* On Sept. 12, Harris-Perry played a clip of Democratic presidential candidate Hillary Rodham Clinton saying, “If we women stand together and fight together, we can make our country stronger, we can make our country fairer. We women are not afraid of hard work. And that’s good because we’ve got some hard work to do.”

* On Sept. 6, Harris-Perry, in a discussion about race and policing, said, “What I don’t want to miss is that policing is in fact actually hard work, and there are things that make policing a more dangerous or less dangerous job. And I guess, part of what I’m interested in is, what those sort of facts are, what actually makes it harder or more dangerous to be a police officer.”

* On Aug. 30, Harris-Perry addressed whether a work ethic was critical to the advancement of retired brain surgeon and Republican presidential candidate Ben Carson: “I don’t know whether or not he pulled himself up by his own bootstraps. My suggestion to be actually is that’s probably is not the full story,” said Harris-Perry. When challenged on that assertion, Harris-Perry defended, “I think that hard work is necessary but insufficient condition for success. Which is simply to say, must we work hard? Absolutely. But does hard work necessarily lead to success? No. And so I always want to think about the other side.”

* On Aug. 9, Harris-Perry interviewed actor O’Shea Jackson Jr. from “Straight Outta Compton.” Jackson said, “This is a big-time film that could make or break [producer F. Gary Gray]. He’s not going to just let it go to just appease his friends so they put me through the ringer and all that hard work is building confidence within me, if they needed me I’d do it again.”

* On May 30, Harris-Perry addressed the corruption scandal at FIFA and took this clip from organization President Sepp Blatter: “I will not allow the actions of a few to destroy the hard work and the integrity of the vast majority of those who work so hard for football.”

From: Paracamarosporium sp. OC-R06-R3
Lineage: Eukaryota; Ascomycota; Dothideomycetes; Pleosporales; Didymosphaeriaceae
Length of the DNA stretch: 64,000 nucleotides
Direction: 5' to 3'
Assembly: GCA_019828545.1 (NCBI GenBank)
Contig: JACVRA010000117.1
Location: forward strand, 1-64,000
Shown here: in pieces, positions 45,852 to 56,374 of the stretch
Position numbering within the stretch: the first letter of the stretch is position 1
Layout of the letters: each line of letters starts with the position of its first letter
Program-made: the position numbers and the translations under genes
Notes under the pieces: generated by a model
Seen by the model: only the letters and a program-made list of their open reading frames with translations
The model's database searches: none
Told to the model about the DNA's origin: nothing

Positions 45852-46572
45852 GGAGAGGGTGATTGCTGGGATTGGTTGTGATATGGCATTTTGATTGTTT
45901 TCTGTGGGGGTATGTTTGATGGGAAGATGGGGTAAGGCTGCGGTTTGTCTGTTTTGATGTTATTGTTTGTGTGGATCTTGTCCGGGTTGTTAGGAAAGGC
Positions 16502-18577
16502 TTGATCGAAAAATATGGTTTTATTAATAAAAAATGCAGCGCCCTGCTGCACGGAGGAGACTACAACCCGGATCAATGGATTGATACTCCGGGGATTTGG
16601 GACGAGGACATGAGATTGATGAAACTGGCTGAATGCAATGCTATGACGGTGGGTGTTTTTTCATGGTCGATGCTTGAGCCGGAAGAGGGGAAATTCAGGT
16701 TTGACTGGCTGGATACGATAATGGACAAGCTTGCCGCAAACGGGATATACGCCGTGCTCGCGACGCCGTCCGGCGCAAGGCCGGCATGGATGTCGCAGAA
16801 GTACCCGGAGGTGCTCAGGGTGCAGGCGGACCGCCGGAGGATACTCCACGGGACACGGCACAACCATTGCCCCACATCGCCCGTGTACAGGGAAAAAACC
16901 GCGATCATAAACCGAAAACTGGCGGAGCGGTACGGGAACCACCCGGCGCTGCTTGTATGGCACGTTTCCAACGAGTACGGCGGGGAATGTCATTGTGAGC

* On May 3, Harris-Perry highlighted the work of a Baltimore program in which teenagers serve as liaisons to the police. Addressing the youngsters, she said, “Thank you for the work that you are doing on the ground there. Stay safe, stay positive, and keep doing the hard work.”

* On Feb. 28, Harris-Perry focused on labor issues in Gov. Scott Walker’s Wisconsin, and interviewed a union activist who attacked the governor for his policies: “He should apologize to the hard-working men and women of Wisconsin.”

In none of those instances did Harris-Perry uncork any lectures about the historical context of hard work or hard workers. Perhaps that’s because those discussions didn’t fit into the framework of “relative privilege,” which the host cited as the trigger for her outburst against Aguilar. Some clarification on just when guests on Harris-Perry’s show may reference hard workers appears to be in order, given the vague parameters laid out by the host. Yesterday this blog contacted MSNBC in search of an interview with Harris-Perry but was rebuffed. No comment.

Until we get further word, we’ll have to trust the record: When folks who share Harris-Perry’s ideology reference hard work, they’re fine. When a guy who doesn’t share Harris-Perry’s ideology references a top Republican’s hard work, he’s not so fine. “I think she saw me as the conservative on the panel and she let me have it,” Aguilar told this blog.